The Schuster Inn on 32nd and Wells--they were very kind to us cyclists!
In our sleep deprived state, we managed to wake, stuff our bellies with an amazing breakfast at the Schuster Inn, and bike over to the Riverwest neighborhood for a little urban spin and a practice lap on the RW24 course.  The sun was out, the breeze was much lighter than the previous day, the temps had risen and we were happy.


Teaching Laura the RW24 loop

Dan, one of the two friends who house of for RW24

Following a peaceful rest, so as not to become zombies, we rode down to Alem--one of my favorite Ethiopian restaurants--where we met Tristan and Carolyn, the owners of Coast In Bikes, and Tom Lais, a winter and gravel riding kindred spirit.  Are you beginning to get the gist this trip was just as much about food as it was biking?  Good for you!  You've cracked the code.

After an impromptu bike repair at 9:30pm--thank you Tristan and Carolyn!--we rode silently through the city guided by street lights and our bike lights.  Of course we should have been good and gone to sleep right away knowing we'd have to wake early to ride, but hell, this was a girl's weekend, and just like old slumber parties, we stayed up far too late chatting and giggling.


Thanks to Tristan, Laura's rack didn't fall off!



You can't always get what you want
You can't always get what you want
You can't always get what you want
But if you try sometimes well you might find
You get what you need

-The Rolling Stones




Almost home!
I wish I could tell you we had a tailwind the entire ride back.  We didn't.  We rode with a headwind/crosswind the whole way--starting with our first mile.  We rode it though.  Laura joked that our asses would look like raw hamburgers after this--true, but the important thing was we were still joking around.  We were tired, sore and so very happy to get off our bikes and yet we both were smiling ear to ear.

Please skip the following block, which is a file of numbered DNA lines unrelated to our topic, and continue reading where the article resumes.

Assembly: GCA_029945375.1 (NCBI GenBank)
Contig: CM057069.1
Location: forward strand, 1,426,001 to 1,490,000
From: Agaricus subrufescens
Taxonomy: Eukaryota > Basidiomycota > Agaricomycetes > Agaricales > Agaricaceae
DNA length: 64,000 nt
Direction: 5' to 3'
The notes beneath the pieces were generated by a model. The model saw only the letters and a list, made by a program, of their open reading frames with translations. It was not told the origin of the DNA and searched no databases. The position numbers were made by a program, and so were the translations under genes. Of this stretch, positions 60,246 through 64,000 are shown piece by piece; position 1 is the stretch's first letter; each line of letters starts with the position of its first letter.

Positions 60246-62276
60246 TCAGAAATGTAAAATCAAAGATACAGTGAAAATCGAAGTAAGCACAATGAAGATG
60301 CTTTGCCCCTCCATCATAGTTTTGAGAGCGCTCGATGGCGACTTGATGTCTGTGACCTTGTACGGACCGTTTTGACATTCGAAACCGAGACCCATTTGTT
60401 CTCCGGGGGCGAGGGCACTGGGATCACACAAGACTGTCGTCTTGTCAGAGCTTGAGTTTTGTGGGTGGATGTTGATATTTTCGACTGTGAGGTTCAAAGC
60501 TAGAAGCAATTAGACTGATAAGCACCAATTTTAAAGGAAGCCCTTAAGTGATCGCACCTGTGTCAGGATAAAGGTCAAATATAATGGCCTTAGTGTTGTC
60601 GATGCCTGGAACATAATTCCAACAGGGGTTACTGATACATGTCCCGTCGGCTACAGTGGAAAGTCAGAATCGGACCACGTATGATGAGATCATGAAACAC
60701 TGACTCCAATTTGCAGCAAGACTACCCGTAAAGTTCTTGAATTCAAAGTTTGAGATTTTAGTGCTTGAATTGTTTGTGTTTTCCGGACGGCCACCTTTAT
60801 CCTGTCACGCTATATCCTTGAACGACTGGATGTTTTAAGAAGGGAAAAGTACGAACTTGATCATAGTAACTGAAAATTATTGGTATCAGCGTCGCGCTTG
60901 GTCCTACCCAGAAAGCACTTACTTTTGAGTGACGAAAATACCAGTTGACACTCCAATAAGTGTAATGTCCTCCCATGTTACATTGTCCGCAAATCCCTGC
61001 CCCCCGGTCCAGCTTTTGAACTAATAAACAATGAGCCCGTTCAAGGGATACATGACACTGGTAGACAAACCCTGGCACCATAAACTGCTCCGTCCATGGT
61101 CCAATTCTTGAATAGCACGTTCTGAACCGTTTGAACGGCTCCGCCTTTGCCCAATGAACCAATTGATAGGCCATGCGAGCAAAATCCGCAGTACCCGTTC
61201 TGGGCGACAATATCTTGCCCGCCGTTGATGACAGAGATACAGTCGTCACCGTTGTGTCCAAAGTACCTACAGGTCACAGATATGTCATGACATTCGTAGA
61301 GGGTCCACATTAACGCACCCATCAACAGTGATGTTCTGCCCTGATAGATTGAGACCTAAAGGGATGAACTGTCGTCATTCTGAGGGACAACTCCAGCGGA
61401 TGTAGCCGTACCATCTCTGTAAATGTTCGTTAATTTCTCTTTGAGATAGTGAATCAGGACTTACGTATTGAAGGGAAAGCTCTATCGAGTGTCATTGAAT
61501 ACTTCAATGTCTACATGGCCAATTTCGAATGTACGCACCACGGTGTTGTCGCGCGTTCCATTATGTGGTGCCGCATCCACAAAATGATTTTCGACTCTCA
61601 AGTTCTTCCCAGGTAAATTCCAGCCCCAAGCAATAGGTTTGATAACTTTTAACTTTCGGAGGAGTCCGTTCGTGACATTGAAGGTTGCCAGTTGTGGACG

For me, this was the earliest century I had done, and in total, we rode 205 miles in three days carrying weight.  For Laura, this was also her earliest century, and was her first taste of bike touring.  I'm just hoping the bug has bitten and she's up for more adventures like this!


We made it back to Madison!
This trip wouldn't have been nearly as pleasurable without seeing/spending time with great friends.  Thank you Phil, Dan, Claudine, Michael, Kristen, Scott, Kelly, Joan, Tom, Tristan, Carolyn and Steve (for offering to do an emergency pick up if necessary).  Most of all, thank you Laura for turning me into a teenage girl again!  You made this weekend awesome and there's no one else I would want to endure a big headwind with more.






Sunday, March 30, 2014

Welcome to Spring?

Heading out for pancakes.  photo by Josiah Lent

It's almost April, however, by looking at the ground you'd think it was late February.  It's been a loooooong winter.  What we, as Midwesterners, are experiencing reminds me of an old tv show from the 90's, set in Alaska, called Northern Exposure.  There was one episode which stands out clearly in my mind that talked about "break up".  Ask anyone from Alaska about this and they will give you the all knowing nod.  You see, after a hard winter in the North, people get a bit squirrelly and maybe even a little crazy.  When spring does finally hit, and the ice begins to break up on the lakes, a release of energy seems to take over entire communities.  People do silly things like wear shorts in the 30's, they sit out on their decks grilling and drinking beer even if their breath can be seen, single folks couple up as if the world is about to end, and the cyclists hit the road in mass numbers.

On days like this, when the morning starts at a meager 24 degrees, but is estimated to hit 60 degrees, a few friends of mine like to get together and ride...ride for pancakes!  Honestly, I think we all need an excuse to load on the much needed miles.  Riding big miles for the sake of riding is tough when you still see snow and ice and the wind is strong.  Laughter, pancakes, eggs, good coffee and a cool place to gather all make it so much more fun.

Roxbury Tavern
My place of choice is the Roxbury Tavern, located a bit over 20 miles Northwest of Madison.  It's good...I mean really good.  Not only do they serve real maple syrup and local ingredients, but they are friendlier than all get out.  Over the years, I've introduced several groups to this spot and I know most have made it a favorite.  They are committed to the community and could really care less about being "PC"--take a look at their "gun fish tank" when you enter.